The depreciation of a currency makes the exports of the countries which use this currency more competitive, that is to say less expensive on the international markets. On the other hand, the price of imports is increasing.

    The fact that a currency is particularly depreciated (that is to say that its exchange rate is low compared to its economic fundamentals) is most often not a sign of good economic health.

    For the real estate sector

    Depreciation is a loss in value caused by deterioration, obsolescence (functional obsolescence) or a cause external to the building (economic obsolescence).

    Depreciation only affects improvements (buildings and other improvements) and not the land. The latter is in fact always evaluated according to its optimal use and any loss in value due to the incongruity of the land-building connection is attributed to the building. The latter can in fact be demolished, leaving the land with the optimum value it can have depending on its attractiveness on the market while remaining subject to town planning regulations.

    To take depreciation into account in the accounting documents, depreciation is used.

    Depreciation as an economic concept

    It distinguishes between “the value of the stock of capital assets and the annual value of that asset’s services, distinguishing between depreciation and inflation as sources of the change in asset value, and distinguishing between the depreciation in asset values and deterioration in an asset’s physical productivity.”

    Depreciation is the cost of the stock of capital assets allocated over their service lives in proportion to estimates of their service lives, net of maintenance and repair costs.

    “In theory, the service life used in determining the allocation is the physical life-the length of time it is physically possible to use the asset. In some instances, this is longer than the economic life-the length of time it is economically feasible to use the asset. (The service life estimate does not)… reflect the effect of obsolescence. … (and)… charged when the asset is retired. The reason for this treatment is that obsolescence has little if any effect on the time pattern of services provided by the asset before retirement, even though it is a determinant of the timing of retirement. The charge for obsolescence at retirement writes off the remainder of the asset as a component of capital consumption and in effect replaces the physical life with the economic service life”.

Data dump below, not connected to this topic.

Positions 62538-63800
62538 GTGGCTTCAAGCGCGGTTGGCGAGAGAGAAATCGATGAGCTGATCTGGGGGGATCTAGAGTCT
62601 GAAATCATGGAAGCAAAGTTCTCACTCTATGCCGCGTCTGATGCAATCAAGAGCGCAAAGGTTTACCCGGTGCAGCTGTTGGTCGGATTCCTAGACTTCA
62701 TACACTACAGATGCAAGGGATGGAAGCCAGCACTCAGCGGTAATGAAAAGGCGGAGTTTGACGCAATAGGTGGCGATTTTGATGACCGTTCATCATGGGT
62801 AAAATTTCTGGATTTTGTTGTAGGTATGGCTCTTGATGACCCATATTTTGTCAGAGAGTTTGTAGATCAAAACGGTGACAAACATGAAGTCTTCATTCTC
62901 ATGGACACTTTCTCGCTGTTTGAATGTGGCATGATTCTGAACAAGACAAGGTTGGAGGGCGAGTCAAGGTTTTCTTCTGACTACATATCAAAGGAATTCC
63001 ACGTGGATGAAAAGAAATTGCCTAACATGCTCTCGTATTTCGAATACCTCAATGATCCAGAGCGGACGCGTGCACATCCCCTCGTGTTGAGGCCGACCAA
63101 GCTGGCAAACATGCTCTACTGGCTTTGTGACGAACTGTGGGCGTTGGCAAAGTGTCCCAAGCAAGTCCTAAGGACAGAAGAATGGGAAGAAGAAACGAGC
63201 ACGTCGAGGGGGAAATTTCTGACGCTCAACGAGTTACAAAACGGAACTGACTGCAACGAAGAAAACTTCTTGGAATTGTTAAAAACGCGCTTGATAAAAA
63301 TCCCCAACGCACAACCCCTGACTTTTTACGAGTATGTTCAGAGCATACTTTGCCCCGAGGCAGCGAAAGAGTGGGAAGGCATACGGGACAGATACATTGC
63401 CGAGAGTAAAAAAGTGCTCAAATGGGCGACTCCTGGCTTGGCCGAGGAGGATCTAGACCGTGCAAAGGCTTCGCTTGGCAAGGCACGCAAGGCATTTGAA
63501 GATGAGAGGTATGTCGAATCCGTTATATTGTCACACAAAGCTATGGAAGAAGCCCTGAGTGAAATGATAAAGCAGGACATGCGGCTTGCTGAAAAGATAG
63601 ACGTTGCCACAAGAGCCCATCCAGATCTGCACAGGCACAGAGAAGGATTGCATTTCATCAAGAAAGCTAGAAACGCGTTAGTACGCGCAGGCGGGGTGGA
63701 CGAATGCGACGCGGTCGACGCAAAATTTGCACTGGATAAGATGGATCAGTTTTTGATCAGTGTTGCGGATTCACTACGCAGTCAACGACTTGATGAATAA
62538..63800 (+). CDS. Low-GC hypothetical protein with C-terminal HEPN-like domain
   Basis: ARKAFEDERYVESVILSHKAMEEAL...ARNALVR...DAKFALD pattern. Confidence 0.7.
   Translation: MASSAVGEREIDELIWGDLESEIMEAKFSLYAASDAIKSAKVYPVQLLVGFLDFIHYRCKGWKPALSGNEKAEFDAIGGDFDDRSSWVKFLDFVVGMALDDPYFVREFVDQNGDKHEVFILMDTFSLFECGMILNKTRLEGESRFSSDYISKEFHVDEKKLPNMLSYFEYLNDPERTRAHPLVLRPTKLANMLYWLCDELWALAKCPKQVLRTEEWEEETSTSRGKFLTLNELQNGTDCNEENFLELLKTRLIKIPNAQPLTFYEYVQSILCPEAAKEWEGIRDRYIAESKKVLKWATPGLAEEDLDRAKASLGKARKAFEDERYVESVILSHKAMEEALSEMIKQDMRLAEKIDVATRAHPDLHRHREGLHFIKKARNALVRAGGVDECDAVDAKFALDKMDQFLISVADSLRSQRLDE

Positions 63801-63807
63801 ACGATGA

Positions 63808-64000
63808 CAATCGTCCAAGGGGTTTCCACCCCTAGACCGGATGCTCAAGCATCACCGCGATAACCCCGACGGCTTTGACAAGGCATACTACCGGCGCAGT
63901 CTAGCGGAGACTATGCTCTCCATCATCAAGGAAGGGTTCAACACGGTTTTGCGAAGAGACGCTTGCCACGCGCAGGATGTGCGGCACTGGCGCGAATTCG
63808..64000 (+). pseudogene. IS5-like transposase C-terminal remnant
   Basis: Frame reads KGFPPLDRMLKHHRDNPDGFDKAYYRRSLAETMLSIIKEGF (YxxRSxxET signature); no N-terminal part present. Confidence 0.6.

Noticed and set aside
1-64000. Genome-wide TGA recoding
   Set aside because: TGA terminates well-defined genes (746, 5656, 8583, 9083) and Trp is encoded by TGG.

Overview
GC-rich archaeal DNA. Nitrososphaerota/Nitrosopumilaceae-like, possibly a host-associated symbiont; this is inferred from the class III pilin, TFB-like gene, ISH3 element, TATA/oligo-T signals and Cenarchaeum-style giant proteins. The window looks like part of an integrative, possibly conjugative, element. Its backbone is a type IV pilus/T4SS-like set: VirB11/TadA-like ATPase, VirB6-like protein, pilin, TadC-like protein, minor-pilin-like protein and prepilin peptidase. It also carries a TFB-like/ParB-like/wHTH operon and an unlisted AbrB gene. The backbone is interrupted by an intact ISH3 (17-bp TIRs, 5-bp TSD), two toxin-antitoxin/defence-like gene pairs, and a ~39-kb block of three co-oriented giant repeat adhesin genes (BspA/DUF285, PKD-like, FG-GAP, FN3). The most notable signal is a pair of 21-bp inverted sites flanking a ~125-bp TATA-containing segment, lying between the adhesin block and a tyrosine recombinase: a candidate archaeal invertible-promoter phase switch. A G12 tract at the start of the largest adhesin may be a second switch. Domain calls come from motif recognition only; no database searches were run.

Economic depreciation, therefore, is “the decline in asset price (or shadow price) is due to aging and varies with age” Economic depreciation is also characterized by an ” age-price relationship in which the largest rate of price decline occurs in the early years of asset life”.

    The depreciation write-off permitted for tax purposes may also diverge from that of economic depreciation or “real” depreciation rates. The key factor is the estimate of “economic service life”. Economic depreciation can, however, be estimated with “sufficient precision to be useful in policy analysis”.

    Economic analysis of growth and production, as well as the distribution of income, requires accurate estimates of capital stocks and of capital income. The estimation of capital stocks in turn requires an estimate of the quantity of capital used up in production, and the estimation of capital income requires an estimate of the corresponding loss in capital value. Thus, even if depreciation policy ignores economic depreciation, we must still try to measure economic depreciation for use in national income and wealth accounting.

    How does economic depreciation work?

    In economics, depreciation is a measure of the amount of value an asset loses due to influencing factors that affect its market value. Asset owners may more accurately view economic depreciation than book depreciation if they are looking to sell an asset at market value.

    Economic depreciation affects the sale value of an asset in the market. It can be monitored and controlled by the asset owners. In business accounting, economic depreciation is generally not shown in financial statements for significant capital assets, as accountants generally use book value as the primary method of reporting.

    Several situations to take into account

    There may be several scenarios in which economic depreciation is taken into account in the financial analysis. Real estate is one of the most common examples, but analysts can consider it in other situations as well. Economic depreciation can also be a factor in forecasting future income and business development for goods and services.